Practical issues of space colonization: funerals in space

Today is the funeral of the younger brother of the Dutch king. It’s therefore a good moment to discuss the topic of funerals in space colonies. Since space colonization will not make man immortal, space settlers will die and hence proper funeral protocols has to be developed.The bodily remains of deceased humans are a health risk for the living. By burying or cremating human corpses, people are protecting themselves against the dead.

In space we have several option for the disposal of bodily remains. First, we can simply dump the bodies in space, thereby removing it from a space habitat. The benefits of this method are obvious, however by doing so we will lose valuable material. It would be better to recycle the bodies somehow. This will exclude but burial and immurement in space habitats as methods of disposal. Besides this methods also occupy a lot of space within a habitat.

A suitable method of disposal is alkaline hydrolysis also known as resomation. In this process the bodily remains are dissolved in an alkaline liquid, and gives:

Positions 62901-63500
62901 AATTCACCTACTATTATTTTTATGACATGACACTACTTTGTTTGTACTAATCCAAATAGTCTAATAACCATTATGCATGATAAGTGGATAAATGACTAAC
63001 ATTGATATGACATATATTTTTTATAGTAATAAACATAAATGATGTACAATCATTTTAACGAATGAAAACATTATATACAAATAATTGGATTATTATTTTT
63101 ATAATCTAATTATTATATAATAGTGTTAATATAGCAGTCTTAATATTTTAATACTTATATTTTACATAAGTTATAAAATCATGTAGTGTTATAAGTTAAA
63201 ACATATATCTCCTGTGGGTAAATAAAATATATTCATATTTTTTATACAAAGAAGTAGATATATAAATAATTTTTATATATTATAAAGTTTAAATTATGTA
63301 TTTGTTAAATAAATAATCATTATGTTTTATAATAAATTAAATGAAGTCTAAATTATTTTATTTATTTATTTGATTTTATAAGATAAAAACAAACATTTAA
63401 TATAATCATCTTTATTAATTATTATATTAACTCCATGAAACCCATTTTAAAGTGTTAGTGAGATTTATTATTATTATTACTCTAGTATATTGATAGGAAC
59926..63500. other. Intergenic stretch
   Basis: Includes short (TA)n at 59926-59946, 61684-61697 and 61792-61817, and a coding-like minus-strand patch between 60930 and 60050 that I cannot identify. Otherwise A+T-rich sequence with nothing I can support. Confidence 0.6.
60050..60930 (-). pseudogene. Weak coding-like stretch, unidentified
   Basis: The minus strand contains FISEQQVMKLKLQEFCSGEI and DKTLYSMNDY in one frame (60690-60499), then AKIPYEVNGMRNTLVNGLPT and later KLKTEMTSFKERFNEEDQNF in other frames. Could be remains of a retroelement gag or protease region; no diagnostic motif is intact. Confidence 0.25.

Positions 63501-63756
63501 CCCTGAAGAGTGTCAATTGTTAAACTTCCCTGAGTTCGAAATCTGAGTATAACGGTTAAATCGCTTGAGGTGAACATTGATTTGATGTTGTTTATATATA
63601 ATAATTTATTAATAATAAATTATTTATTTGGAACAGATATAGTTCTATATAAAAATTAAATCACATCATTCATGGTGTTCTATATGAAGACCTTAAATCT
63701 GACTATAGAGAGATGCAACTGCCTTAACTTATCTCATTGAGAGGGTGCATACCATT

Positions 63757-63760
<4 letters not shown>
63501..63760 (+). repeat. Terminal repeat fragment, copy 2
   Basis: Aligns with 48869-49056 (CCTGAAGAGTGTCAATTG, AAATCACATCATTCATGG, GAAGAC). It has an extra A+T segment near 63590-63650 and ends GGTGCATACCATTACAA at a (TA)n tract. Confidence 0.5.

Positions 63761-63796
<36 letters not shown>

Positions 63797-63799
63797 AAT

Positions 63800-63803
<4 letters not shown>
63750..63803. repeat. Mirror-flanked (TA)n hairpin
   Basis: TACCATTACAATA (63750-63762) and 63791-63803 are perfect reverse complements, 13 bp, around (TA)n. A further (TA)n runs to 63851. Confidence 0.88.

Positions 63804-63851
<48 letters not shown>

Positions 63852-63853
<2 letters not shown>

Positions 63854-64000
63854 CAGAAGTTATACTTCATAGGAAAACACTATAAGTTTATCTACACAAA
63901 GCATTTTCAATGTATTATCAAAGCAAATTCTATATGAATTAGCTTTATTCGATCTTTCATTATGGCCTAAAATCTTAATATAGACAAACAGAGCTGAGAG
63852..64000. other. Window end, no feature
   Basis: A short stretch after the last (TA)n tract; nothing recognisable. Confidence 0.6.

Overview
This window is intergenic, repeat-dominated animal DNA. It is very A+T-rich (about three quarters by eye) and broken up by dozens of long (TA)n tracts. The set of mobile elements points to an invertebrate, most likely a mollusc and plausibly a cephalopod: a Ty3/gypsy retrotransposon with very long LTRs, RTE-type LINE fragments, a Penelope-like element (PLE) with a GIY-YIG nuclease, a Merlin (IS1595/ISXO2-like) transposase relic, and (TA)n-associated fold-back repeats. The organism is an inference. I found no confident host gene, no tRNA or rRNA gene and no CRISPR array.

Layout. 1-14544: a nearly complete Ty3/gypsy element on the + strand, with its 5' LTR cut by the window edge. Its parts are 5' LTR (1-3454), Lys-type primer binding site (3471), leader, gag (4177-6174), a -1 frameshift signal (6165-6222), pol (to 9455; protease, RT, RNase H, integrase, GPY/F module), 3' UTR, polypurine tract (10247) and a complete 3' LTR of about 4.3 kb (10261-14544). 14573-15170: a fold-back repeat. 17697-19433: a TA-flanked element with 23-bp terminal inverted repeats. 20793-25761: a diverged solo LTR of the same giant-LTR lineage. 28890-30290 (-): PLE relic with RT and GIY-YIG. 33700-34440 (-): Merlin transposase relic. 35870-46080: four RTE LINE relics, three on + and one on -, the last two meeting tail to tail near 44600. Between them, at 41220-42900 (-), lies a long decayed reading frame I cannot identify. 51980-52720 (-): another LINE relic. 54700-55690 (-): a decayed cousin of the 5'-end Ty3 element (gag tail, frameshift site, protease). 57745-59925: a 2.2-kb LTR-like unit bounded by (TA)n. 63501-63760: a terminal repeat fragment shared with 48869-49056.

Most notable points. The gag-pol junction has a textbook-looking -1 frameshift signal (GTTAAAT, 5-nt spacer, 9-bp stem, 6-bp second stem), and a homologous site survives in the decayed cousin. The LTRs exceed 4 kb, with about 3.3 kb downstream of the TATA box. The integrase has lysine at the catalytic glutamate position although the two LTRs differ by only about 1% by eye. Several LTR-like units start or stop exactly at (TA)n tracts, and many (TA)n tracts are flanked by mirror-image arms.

The end result is a quantity of green-brown tinted liquid (containing amino acids, peptides, sugars and salts) and soft, porous white bone remains (calcium phosphate) easily crushed in the hand (although a cremulator is more commonly used) to form a white-colored dust. The “ash” can then be returned to the next of kin of the deceased. The liquid is disposed of either through the sanitary sewer system, or through some other method including use in a garden or green space. (Wikipedia).

Well, what would be better than to have a memorial park surrounding the funeral home? This would give the family and friends of the deceased a place to go to remember their lost ones. This video shows how resomation will work.

Another option is of course donation to science. Medical students need to dissect corpses as part of their training. After the students are finished with the corpses, these can either be resomated or preserved by plastination for future educational purposes.

Since the proper disposal of human bodily remains is a public health concern, it will be logical if the government of a space settlement will pay for the resomation of its deceased citizens. However, people will have to pay for their own funeral service.

See also:

Euthanasia and capital punishment

5 thoughts on “Practical issues of space colonization: funerals in space”

  1. I can’t agree more with the idea! Burying people in coffins, especially here, has made land unusable in most places because of the respect people have for the dead.

    1. Scientists estimate that the total number of people who have ever lived, is approximately 100 billion. Imagine if we have buried all of those in coffins, then the world would be unlivable by now.

Comments are closed.